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Giving birth again after previous shoulder dystocia - options?

(8 Posts)
NoRoomForALittleOne Tue 26-Aug-14 21:01:09

Of course this will be discussed properly with midwife/consultant but I'd like to enter the discussion having an idea of what to say. I told the consultant that DD3 was big at a 34 week appointment. She said not to growth scan me because I only measured 1cm more than I should on fundal height measurement (DD3 was back to back) and that I would look bigger because I was on DC4. Consequently everyone else was surprised when she was born, in the pool at 38+6 weighing just over 9lb 13 oz. I am only 5'3"ish and was a size 8 pre-pregnancy so she was pretty big for me. My labour was fast (25 mins of active labour - I went in to labour on the triage ward while I was in for monitoring and thank goodness they ran the pool as soon as I started contracting) which I believe adds to the risk of shoulder dystocia.

Anyway, it was relatively easily resolved with no permanent after-effects for DD3. We have moved since then and now live near a hospital that has been put in special measures by the CQC and has had investigations in to the number of avoidable maternal and infant deaths sad I would like to know what my options can be (realistically) and I'm open to opinion of what is the best option. If it helps, my labours have been 4 hours, 2 hours, 1.25 hours and 25 mins. We live about 15-20mins drive from the hospital.

mrsmaturin Tue 26-Aug-14 21:12:56

So this is baby number 5, your last was nearly 10lbs and you had dystocia and your labours have been shortening every time? My first instinct is to consider an elective section. Obviously that has risks of it's own but given your history of quick labour I think you stand a good chance of delivering in less than controlled circumstances. There are lots of reasons for dystocia and plenty of women will have this with a small baby and a slow labour too. That in itself wouldn't make me think a section was a good idea, it's more the speed of the deliveries that is giving me pause.
I'm sure they will offer you growth scans this time in any case though so you can have more information. If the baby looks big I'd be asking for a section at 38 weeks. If size looks good you could go totally the other way and consider a home birth - certainly more comfortable then delivering in the car on the way to the hospital.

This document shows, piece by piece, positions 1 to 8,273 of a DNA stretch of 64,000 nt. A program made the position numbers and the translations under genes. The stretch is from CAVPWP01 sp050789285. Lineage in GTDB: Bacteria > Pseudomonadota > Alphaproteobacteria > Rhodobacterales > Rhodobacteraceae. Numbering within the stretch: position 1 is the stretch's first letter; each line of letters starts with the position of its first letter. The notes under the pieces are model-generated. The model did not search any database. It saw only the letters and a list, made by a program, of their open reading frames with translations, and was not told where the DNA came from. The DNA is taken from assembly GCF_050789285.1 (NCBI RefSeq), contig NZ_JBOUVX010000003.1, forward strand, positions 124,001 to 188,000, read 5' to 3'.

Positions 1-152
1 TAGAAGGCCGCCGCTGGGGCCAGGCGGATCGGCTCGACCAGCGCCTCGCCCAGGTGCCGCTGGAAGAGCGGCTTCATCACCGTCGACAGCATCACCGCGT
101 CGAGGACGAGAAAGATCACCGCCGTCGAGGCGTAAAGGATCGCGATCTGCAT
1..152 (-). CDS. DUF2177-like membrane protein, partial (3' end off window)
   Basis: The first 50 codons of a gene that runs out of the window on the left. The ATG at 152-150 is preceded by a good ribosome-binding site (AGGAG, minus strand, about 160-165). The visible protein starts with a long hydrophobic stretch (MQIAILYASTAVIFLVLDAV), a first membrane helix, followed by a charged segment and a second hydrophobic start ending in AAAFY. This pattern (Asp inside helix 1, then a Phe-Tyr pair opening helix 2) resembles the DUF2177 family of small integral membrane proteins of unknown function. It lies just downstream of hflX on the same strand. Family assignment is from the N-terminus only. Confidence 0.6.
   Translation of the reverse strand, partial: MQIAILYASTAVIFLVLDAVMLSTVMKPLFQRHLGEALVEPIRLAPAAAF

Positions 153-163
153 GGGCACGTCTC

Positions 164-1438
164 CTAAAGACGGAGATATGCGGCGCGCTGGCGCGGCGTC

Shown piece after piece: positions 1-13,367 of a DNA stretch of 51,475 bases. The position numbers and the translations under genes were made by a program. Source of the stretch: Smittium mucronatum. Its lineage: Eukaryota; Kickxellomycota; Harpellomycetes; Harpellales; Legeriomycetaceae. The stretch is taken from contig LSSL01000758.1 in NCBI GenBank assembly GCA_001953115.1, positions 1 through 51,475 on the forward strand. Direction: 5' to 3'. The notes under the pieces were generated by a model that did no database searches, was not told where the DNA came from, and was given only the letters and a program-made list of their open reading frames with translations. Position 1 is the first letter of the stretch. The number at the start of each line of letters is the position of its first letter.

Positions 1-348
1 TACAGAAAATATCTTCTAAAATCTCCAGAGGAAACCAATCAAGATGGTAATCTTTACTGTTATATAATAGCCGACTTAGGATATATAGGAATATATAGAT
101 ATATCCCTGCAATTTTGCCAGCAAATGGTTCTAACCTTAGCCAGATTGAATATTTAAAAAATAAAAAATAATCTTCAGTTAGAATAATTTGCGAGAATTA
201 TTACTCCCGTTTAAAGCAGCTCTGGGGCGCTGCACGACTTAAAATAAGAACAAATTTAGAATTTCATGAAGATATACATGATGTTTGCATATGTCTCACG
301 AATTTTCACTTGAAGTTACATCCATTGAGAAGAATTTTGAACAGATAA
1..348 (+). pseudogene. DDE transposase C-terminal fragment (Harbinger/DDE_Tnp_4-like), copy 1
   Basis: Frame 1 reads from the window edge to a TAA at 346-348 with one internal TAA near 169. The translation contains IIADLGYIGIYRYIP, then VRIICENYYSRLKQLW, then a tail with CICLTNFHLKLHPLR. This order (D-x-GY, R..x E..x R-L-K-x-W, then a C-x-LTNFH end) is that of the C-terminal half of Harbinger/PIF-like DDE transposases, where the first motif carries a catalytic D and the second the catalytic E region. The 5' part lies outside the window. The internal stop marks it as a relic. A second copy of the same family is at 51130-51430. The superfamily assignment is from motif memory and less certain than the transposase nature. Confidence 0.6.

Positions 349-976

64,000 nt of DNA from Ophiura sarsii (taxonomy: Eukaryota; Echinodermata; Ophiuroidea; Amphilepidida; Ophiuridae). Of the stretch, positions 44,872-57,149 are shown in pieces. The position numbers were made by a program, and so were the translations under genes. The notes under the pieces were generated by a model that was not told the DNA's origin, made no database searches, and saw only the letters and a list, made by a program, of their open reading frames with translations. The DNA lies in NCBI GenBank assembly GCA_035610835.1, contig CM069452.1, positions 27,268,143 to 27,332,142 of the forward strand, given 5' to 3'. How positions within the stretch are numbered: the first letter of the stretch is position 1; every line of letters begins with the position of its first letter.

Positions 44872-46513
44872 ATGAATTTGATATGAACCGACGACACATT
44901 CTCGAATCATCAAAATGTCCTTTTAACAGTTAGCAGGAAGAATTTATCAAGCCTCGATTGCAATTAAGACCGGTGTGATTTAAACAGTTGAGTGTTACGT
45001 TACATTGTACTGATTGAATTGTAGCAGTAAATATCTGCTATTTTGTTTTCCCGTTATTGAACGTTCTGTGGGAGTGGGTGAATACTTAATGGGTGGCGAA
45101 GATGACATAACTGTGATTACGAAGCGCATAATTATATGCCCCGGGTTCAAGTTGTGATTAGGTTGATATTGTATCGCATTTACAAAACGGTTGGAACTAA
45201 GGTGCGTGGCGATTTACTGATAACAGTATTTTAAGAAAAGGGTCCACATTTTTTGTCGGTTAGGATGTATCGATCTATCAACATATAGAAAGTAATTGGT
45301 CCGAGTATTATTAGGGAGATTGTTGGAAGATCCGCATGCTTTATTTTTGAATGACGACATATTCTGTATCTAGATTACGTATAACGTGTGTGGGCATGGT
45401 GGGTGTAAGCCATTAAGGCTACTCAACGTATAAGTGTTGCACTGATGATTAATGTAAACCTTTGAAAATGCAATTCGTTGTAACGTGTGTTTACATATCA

How much blood did you lose with your last labour btw?

NoRoomForALittleOne Tue 26-Aug-14 22:11:51

I always lose more than 'normal' apparently but managed very well without any 3rd stage drugs. My worst bleeding by far was with DC1 - PPH + haematoma under stitches meant that I needed iron infusions.

I should probably add gestations/weights for other babies:

DD1 born at 34+6 weighing 6lb 3oz
DD2 born at 39+2 weighing 7lb 9oz
DS born at 37 weeks exactly weighing 7lb 8oz

All normal vaginal deliveries. Only tore badly with DD1 (on back and non-controlled pushing as all hell breaking loose due to her apparently having a HB in the 40s - clearly not as all was well).

NoRoomForALittleOne Tue 26-Aug-14 22:13:04

Oh and I'd love a home birth by the way. The idea of an ELCS scares me!

mrsmaturin Tue 26-Aug-14 23:59:53

I think you have to go with the growth scans and see what the outcome is. Your last baby was a lot bigger than the others and not that much later than most of them in gestation. The thought that immediately comes to mind is that you don't want to be going to 42 weeks as you could be looking at 10lb plus - but with your dates history that seems unlikely anyway.
Hmmm - well if you don't want a section then that's your bottom line isn't it? I would go in armed with: 4 previous successful vaginal deliveries, a dystocia with a big baby/fast labour that was resolved without harm, previous PPH following tearing, blood loss tolerated well at all other times and be clear that therefore you expect a vaginal delivery this time with growth monitoring beforehand. Incidentally don't be surprised if they suggest a glucose tolerance test too. Again you can refuse or accept that.

NoRoomForALittleOne Wed 27-Aug-14 06:50:50

I had two GTTs last time due to constantly having high levels of glucose in my urine. Both were within 'normal' limits although bizarrely with the second one, my second reading was exactly the same as my first reading! I'm expecting a GTt this time as DD3 was so big. I'm fine with that.

mrsmaturin Wed 27-Aug-14 09:22:22

I think the GTT is a bit of a blunt instrument. You could consider some variation on a low GI diet in any case. It's a perfectly healthy pregnancy option and might help.

higgle Sat 30-Aug-14 19:16:21

My youngest (of two) was a home birth, 9lb 10 oz - I'm 5'3" and he had shoulder dystocia. It was quite painful as the midwives sort of pushed him back in and fiddled about a lot, then I felt as if I was in a tug of war and they were pulling him ( but I don't think they were) anyway we were both unharmed, though he looked a little astonished and his apgar was 7 to begin with (rapidly improved).

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